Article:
Most of the aroma compounds in vanilla are non-polar and so dissolve more in fat, oil, or alcohol, than in water. We’ll be steeping our vanilla pods in our ice cream mix overnight to dissolve most of the aroma compounds in the milk fat. The milk fat in ice cream hangs on to aroma compounds during eating meaning that their flavour appears more gradually and lasts longer (McGee, 2004).
4. PREPARING AN ICE BATH
Before you start preparing your mix, take a large bowl and fill it with enough ice to make an ice bath. Have a large zip-lock freezer bag ready next to the bowl, along with some table salt. We’ll be using the zip lock bag and ice bath to ensure that the mix is cooled as quickly as possible after heating. This minimises the time the mix spends in the ‘danger zone’, between 5°C (41°F) and 65°C (149°F), where bacteria likes to multiply. The longer your mix spends in this temperature range, the more bacteria is likely to multiply and impart an undesirable taste and smell.
5. HEATING THE MIX
Weigh your pan and record its weight. We’ll use this weight to check whether we’ve achieved the desired 13% reduction after 25 minutes of heating.
Once you’ve prepared the ice bath and weighed your pan, add the sugar and skimmed milk powder followed by the egg yolks. Mix the yolks, sugar and skimmed milk powder to help prevent the yolks from curdling during heating.
Add the cream and milk and spend a good minute or so mixing all the ingredients before you switch on the heat.
Over a medium heat, heat the mixture until the temperature reaches 71°C (160°F), making sure that you’re constantly stirring. You’ll risk burning the milk proteins and curdling the egg yolks if you do not constantly stir the mix. It takes me 10 minutes to get my mix up to 71°C (160°F).
Once the temperature reaches 71°C (160°F), turn the heat down to low, move your pan slightly off the heat, and continue heating and stirring until the temperature reaches 72°C (162°F). Use a food thermometer to keep your mix at 72°C (162°F) for 15 minutes, adjusting the position of your pan to help regulate the temperature. Don’t worry if you go slightly over 72°C (162°F); just try and keep the temperature as close to 72°C (162°F) as you can.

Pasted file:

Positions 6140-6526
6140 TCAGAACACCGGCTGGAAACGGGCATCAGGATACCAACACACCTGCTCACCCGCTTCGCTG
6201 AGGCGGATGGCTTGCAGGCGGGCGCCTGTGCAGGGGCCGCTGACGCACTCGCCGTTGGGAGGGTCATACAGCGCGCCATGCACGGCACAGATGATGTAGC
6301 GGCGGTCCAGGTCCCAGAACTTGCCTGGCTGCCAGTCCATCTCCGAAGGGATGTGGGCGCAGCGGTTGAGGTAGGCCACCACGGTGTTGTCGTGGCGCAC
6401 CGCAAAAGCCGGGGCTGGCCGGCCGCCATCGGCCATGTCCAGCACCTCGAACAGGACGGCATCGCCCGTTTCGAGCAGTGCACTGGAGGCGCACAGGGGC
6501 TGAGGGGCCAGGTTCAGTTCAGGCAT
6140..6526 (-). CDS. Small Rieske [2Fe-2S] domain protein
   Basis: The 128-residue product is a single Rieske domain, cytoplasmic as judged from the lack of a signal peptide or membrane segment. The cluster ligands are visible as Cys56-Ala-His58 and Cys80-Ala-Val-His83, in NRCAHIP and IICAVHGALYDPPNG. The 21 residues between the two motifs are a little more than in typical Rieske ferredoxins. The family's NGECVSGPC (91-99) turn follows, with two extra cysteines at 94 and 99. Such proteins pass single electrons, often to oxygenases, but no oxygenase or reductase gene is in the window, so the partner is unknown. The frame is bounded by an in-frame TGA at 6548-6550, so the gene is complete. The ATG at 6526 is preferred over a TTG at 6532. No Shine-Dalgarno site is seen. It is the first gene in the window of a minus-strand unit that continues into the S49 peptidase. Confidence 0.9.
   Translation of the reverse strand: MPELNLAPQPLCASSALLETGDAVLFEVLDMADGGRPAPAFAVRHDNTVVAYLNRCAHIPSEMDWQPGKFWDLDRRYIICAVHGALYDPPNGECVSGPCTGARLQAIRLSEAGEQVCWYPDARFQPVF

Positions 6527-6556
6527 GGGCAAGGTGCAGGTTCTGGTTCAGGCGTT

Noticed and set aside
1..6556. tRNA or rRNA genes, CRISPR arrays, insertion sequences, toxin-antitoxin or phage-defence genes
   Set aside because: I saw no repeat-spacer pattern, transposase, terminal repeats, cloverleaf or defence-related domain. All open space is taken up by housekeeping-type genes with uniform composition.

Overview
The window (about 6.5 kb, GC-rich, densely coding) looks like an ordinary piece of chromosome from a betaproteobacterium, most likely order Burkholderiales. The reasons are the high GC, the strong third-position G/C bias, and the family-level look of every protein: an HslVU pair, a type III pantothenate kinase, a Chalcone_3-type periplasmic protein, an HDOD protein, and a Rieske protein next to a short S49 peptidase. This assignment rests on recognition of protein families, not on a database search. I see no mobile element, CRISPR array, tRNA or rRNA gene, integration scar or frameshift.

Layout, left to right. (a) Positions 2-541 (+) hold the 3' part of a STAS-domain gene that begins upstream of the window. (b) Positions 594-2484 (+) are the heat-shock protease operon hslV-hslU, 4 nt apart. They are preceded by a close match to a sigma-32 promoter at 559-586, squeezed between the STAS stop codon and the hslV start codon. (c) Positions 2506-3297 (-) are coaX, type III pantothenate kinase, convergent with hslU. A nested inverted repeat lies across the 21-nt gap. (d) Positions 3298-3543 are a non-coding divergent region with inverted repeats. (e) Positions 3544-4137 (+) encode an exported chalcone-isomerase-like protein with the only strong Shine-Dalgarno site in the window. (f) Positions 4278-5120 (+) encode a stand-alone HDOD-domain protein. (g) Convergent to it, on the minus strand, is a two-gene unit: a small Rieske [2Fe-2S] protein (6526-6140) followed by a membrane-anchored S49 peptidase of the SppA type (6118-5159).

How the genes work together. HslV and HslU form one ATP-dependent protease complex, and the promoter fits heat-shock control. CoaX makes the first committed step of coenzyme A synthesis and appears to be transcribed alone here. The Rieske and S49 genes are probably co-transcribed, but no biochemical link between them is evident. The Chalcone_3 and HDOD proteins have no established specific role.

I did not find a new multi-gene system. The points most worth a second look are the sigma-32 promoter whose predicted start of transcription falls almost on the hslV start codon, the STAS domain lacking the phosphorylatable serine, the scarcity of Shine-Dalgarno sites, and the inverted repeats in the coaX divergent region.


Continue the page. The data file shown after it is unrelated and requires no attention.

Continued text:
After 15 minutes at 72°C (162°F), add the vanilla pods and sticky material containing the beans and continue heating for another 10 minutes at 72°C (162°F) to pasteurise the pods.
6. COOLING THE MIX
After 25 minutes of heating at 72°C (162°F), take the pan off the heat and weigh it. If the weight is greater than 1044g plus the weight of the pods and the pan, place it back on the heat and continue heating for another 2-3 minutes or until you get the weight down to 1044g plus the weight of the pods and pan.
Carefully pour the mix into the zip-lock bag and seal. Place the sealed bag in the ice bath and pour about a tablespoon of salt onto the ice to lower the temperature and cool the mix faster.
Once the mix has cooled to below 5°C (41°F), place the zip-lock bag in the fridge and leave overnight to age and to extract the vanilla flavour compounds.
7. CHURNING THE MIX
Once you’ve aged your mix overnight, use a pair of tongs to remove the vanilla pods, scraping off any excess mix that sticks to the pods. Pour the mix into your machine followed by 2 tsp of vanilla extract.
TIP#1 – FREEZER BOWL WALL TEMPERATURE
If you’re using an ice cream machine with an in-built compressor, with the bowl in the machine, switch on the compressor and leave it running for 15 minutes before adding the mix. This will ensure that the freezer bowl is as cold as possible when the mix is added, which increases the rate of nucleation and reduces residence time.
TIP#2 – EFFICIENT HEAT TRANSFER
If you’re using the Cuisinart ICE 30BC, use your thumb to push the dasher against the side of the bowl as soon as you pour in the mix. This will ensure that the dasher scrapes off the layer of ice that freezes to the side of the bowl. Any ice that is frozen to the side of the bowl will act as an insulator, slowing the release of heat from the ice cream to the bowl and increasing the residence time. Goff & Hartel (2013) note that even a very thin layer of ice remaining on the bowl wall can cause a dramatic reduction in heat transfer.
Use a spoon to push along any static lumps of ice cream and ensure that the mix is constantly moving whilst in the machine. Static lumps will likely take longer to freeze, resulting in greater ice crystal growth.
8. DRAW TEMPERATURE